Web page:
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CRIME

Congolese war crimes suspect living openly in Germany

A Congolese war criminal wanted by Interpol has been living openly in Germany, ARD news show Fakt reported on Monday. Politicians told the show that allowing him to stay would be a scandal as violence in the African hot spot intensifies.

Congolese war crimes suspect living openly in Germany
Congolese refugees flee violence this week. Photo: DPA

The 45-year-old man, Ignace Murwanashyaka, is the president of the militant group Democratic Forces for the Liberation of Rwanda, a Hutu rebel group that operates in the Democratic Republic of Congo, Fakt reported.

He is wanted for war crimes, including crimes against humanity, genocide, terrorism, and mass rape, Interpol reports.

“That the president of a clearly terrorist organization has lived here for years is a disgrace on the country,” Green party security expert, Winfried Nachtwei, told the show.

New violence has been rumbling in bush fights with rebels in the unstable country this week, despite a large deployment of United Nations troops. “I am the president of this organization,” Murwanashyaka, who lives in Mannheim, told the show. “I know exactly what is going on.”

He was arrested in Mannheim in 2006 for immigration violations, at which point the country opened an investigation into his war crimes involvement. But no action has since been taken, a spokesperson for the high court in Karlsruhe told news agency DDP, adding it was difficult in such cases to collect evidence.

“We make ourselves untrustworthy if we don’t take definitive action against such people,” Social Democratic MP Walter Riester told the show.

GERMANY AND ISRAEL

Germany in talks on further payout for 1972 Olympics victims

The German government says it is in talks over further compensation for victims of the attack on the Munich Olympics, as the 50th anniversary of the atrocity approaches.

Germany in talks on further payout for 1972 Olympics victims

Ahead of the commemoration in September, relatives of the Israelis killed have indicated they are unhappy with what Germany is offering.

“Conversations based on trust are taking place with representatives of the victims’ families,” a German interior ministry spokesman told AFP when asked about the negotiations.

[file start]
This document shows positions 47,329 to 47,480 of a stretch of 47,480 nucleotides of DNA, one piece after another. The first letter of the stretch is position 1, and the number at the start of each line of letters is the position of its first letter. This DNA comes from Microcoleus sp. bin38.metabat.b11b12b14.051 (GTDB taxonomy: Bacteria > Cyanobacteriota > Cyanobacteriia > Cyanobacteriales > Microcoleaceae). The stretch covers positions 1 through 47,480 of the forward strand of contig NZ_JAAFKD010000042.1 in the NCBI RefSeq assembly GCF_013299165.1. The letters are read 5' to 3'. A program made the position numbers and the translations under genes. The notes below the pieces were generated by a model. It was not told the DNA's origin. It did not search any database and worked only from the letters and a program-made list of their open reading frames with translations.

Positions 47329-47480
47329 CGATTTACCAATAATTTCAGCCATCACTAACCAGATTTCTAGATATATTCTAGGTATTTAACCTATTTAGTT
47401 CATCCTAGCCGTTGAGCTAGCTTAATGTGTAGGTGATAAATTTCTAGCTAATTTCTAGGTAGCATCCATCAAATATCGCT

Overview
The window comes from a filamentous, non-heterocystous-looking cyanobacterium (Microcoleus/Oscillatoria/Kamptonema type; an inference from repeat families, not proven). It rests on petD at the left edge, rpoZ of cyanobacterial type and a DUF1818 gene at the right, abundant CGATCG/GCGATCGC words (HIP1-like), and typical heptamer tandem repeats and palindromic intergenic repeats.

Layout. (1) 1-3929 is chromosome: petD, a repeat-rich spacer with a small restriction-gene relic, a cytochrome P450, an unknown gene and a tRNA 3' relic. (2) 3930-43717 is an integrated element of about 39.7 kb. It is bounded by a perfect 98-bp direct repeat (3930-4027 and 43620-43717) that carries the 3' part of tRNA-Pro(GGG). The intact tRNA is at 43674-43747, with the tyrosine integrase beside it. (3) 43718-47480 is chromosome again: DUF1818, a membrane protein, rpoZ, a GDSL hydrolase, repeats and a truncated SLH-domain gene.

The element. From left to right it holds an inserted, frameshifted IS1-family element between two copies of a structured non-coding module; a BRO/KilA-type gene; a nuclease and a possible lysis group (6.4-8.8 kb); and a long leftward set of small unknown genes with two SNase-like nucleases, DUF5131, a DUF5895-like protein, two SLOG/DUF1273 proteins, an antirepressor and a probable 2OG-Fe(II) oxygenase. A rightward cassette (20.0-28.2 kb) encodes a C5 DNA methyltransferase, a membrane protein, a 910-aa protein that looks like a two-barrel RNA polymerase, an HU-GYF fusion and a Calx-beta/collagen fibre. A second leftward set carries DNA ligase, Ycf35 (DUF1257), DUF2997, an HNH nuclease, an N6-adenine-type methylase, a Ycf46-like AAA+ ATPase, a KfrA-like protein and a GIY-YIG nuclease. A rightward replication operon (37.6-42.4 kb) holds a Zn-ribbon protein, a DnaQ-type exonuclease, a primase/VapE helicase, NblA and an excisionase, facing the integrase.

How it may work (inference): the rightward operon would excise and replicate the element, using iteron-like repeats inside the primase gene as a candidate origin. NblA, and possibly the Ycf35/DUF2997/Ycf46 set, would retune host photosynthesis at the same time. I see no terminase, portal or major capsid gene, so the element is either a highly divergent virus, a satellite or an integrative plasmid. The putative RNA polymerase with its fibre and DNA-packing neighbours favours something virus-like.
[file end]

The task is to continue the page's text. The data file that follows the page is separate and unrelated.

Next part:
He did not specify who would benefit or how much money had been earmarked, saying only that any package would “again” be financed by the federal government, the state of Bavaria and the city of Munich.

On September 5th, 1972, eight gunmen broke into the Israeli team’s flat at the Olympic village, shooting dead two and taking nine Israelis hostage, threatening to kill them unless 232 Palestinian prisoners were released.

West German police responded with a bungled rescue operation in which all nine hostages were killed, along with five of the eight hostage-takers and a police officer.

An armed police officer in a tracksuit secures the block where terrorists  held Israeli hostages at the Olympic Village in Munich on 5th September 1972.

An armed police officer in a tracksuit secures the block where terrorists held Israeli hostages at the Olympic Village in Munich on 5th September 1972. Photo: picture alliance / dpa | Horst Ossingert

The spokeswoman for the victims’ families, Ankie Spitzer, told the German media group RND that the amount currently on the table was “insulting” and threatened a boycott of this year’s commemorations.

She said Berlin was offering a total of €10 million including around €4.5 million already provided in compensation between 1972 and 2002 — an amount she said did not correspond to international standards. 

“We are angry and disappointed,” said Spitzer, the widow of fencing coach Andre Spitzer who was killed in the attack. “We never wanted to talk publicly about money but now we are forced to.”

RND reported that the German and Israeli governments would like to see an accord by August 15th.

The interior ministry spokesman said that beyond compensation, Germany intended to use the anniversary for fresh “historical appraisal, remembrance and recognition”.

He said this would include the formation of a commission of German and Israeli historians to “comprehensively” establish what happened “from the perspective of the year 2022”.

This would lead to “an offer of further acts of acknowledgement of the relatives of the victims of the attack” and the “grave consequences” they suffered.

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